Fibrolamellar Carcinoma is Characterized by DNAJB1-PRKACA
Recently fibrolamellar carcinoma has been shown to be characterized by a recurrent translocation formed by a heterozygous 400-kb deletion on the short arm of chromosome 19. The novel chimera formed from this genomic event is believed to be the genetic driver of fibrolamellar carcinoma and the encoded protein retains the kinase domain of PRKACA. At its initial description, this novel fusion transcript was found in all fibrolamellar carcinoma cases tested. Our group has subsequently shown that the fusion transcript is specific for fibrolamellar carcinoma in the context of primary liver tumors.
Novel FISH Probe to Detect PRKACA Rearrangement
We designed a novel fluorescence in situ hybridization assay to detect PRKACA rearrangement. In a normal nonneoplastic cell, one would anticipate 2 intact yellow signals corresponding to intact PRKACA loci. In fibrolamellar carcinoma, the 400-kb deletion would lead to loss of a single red probe giving rise to a separate green and an intact yellow signal seen here on the ideogram and here in the interphase FISH.
Cases of FLC
As part of the validation of the new FISH test, we retrieved 114 cases diagnosed as fibrolamellar carcinoma from various institutions in the United States and other parts of the world. Approximately 40% of the cases were from Mayo Clinic in Rochester. We also obtained a tissue microarray with 88 conventional hepatocellular carcinoma from colleagues in Germany.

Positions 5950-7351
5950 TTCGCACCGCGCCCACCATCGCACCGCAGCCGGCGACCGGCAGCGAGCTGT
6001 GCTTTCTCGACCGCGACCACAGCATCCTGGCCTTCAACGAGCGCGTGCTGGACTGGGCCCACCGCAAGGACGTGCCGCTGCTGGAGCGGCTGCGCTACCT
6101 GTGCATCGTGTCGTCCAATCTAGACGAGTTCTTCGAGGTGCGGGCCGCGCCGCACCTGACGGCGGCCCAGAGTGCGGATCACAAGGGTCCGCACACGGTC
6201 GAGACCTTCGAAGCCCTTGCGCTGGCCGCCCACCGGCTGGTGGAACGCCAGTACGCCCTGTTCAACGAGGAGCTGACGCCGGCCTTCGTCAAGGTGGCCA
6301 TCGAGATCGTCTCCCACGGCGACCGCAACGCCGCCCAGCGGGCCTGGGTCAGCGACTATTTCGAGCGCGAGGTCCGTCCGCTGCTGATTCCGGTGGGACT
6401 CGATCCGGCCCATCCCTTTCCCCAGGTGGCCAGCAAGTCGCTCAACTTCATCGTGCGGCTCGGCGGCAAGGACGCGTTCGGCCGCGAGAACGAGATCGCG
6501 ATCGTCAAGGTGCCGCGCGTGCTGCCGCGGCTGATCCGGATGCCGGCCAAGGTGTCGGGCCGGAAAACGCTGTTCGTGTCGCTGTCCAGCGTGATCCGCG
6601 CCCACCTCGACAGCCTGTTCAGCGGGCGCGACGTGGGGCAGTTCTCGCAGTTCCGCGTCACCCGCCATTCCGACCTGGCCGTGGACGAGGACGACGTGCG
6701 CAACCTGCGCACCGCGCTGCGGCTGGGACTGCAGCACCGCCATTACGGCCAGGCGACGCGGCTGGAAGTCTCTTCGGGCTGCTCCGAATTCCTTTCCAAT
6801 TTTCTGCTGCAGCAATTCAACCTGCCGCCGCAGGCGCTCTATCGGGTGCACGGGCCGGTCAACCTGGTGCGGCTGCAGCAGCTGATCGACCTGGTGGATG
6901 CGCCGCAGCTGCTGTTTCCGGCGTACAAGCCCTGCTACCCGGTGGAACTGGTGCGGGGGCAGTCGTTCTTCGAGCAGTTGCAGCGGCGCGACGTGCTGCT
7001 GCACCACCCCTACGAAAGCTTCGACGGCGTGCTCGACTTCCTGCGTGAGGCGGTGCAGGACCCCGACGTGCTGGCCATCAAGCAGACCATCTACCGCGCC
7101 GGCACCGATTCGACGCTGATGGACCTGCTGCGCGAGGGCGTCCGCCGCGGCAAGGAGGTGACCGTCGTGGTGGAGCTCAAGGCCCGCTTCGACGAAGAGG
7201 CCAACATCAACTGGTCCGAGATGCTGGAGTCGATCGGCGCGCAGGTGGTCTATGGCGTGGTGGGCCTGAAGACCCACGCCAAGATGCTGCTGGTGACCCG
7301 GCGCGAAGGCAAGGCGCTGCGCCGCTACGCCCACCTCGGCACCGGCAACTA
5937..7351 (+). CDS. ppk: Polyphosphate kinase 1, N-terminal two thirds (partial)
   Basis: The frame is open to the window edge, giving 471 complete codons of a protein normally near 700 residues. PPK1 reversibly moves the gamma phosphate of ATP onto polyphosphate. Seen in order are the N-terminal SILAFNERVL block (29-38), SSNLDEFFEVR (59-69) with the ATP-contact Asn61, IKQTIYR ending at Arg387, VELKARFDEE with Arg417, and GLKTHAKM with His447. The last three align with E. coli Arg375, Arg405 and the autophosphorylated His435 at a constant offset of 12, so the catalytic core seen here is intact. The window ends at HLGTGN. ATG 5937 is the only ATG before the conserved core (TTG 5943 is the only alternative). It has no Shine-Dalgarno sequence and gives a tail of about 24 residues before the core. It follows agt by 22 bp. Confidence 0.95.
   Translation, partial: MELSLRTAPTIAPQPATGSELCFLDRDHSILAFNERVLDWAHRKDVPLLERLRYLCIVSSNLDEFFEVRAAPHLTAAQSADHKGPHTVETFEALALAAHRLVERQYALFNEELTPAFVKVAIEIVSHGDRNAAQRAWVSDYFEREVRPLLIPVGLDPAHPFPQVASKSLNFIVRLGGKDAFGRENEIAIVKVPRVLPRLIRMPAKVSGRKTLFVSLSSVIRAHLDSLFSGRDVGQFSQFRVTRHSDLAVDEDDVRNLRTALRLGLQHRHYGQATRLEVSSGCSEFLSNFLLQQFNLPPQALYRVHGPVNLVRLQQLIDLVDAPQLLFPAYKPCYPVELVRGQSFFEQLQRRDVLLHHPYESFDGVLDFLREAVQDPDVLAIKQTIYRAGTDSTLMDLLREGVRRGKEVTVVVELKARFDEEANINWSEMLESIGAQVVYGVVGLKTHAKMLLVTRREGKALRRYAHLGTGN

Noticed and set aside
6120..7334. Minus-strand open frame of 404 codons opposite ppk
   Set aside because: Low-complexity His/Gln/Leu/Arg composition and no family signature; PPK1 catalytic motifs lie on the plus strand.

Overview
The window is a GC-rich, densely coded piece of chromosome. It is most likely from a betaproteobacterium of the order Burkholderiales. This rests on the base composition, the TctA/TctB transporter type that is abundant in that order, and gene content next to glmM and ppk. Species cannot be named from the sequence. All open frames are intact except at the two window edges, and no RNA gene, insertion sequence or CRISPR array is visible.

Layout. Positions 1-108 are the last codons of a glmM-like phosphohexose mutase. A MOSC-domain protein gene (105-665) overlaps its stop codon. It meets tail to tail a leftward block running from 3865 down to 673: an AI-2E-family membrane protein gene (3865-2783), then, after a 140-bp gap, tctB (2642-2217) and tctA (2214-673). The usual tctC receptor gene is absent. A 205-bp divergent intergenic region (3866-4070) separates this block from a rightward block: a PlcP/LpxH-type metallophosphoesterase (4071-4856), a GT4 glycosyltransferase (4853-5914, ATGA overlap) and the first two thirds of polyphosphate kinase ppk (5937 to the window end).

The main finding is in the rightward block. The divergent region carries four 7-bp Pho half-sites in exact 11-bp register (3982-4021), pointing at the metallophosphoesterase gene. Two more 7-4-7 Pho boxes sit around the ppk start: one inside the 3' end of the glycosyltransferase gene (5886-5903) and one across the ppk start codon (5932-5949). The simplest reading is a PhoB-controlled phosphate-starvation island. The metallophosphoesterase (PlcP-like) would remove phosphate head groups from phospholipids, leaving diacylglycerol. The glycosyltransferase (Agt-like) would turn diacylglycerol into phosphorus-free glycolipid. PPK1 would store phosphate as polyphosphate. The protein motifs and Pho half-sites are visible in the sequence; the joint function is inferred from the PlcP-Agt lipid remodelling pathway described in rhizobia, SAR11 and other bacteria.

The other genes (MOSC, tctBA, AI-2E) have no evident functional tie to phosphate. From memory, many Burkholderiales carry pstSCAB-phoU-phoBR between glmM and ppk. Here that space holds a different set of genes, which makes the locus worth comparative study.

Here at Mayo Clinic, Dr. Michael Torbenson and I reviewed the slides from these cases. We classified the cases in to cases that were typical of fibrolamellar carcinoma, cases which were possibly fibrolamellar carcinoma, and cases that were unlikely to be fibrolamellar carcinoma. Immunohistochemistry for cytokeratin 7 and CD68 were performed as previously described. We performed fluorescence in situ hybridization for PRKACA rearrangement using our newly developed probe set.
This is a representative photomicrograph of a typical fibrolamellar carcinoma characterized by neoplastic cells with abundant eosinophilic granular cytoplasm and prominent macronucleoli arranged in trabecula separated by ribbons of fibrosis. The corresponding FISH image shows separate green and intact yellow signals consistent with PRKACA rearrangement.
In some cases of otherwise typical fibrolamellar carcinoma, there were foci of, or extensive areas of, sheet-like growth without intratumoral fibrosis, which has been termed the solid variant or solid areas of fibrolamellar carcinoma. In addition, as shown in this needle biopsy, there are cases of fibrolamellar carcinoma, rare cases, with the characteristic cytomorphology, but there is no intratumor fibrosis and the neoplastic cells are arranged in a macrotrabecular configuration; this is an unusual feature of fibrolamellar carcinoma.
Solid with Intratumoral Histoiocytes
This slide shows another somewhat unusual pattern for fibrolamellar carcinoma. The neoplastic cells, in this case without prior treatment, have abundant eosinophilic granular cytoplasm and prominent macronucleoli. This tumor also shows no intratumoral fibrosis, but is somewhat more distinct in that it bears intratumoral histiocytes and, in this example, including giant cells.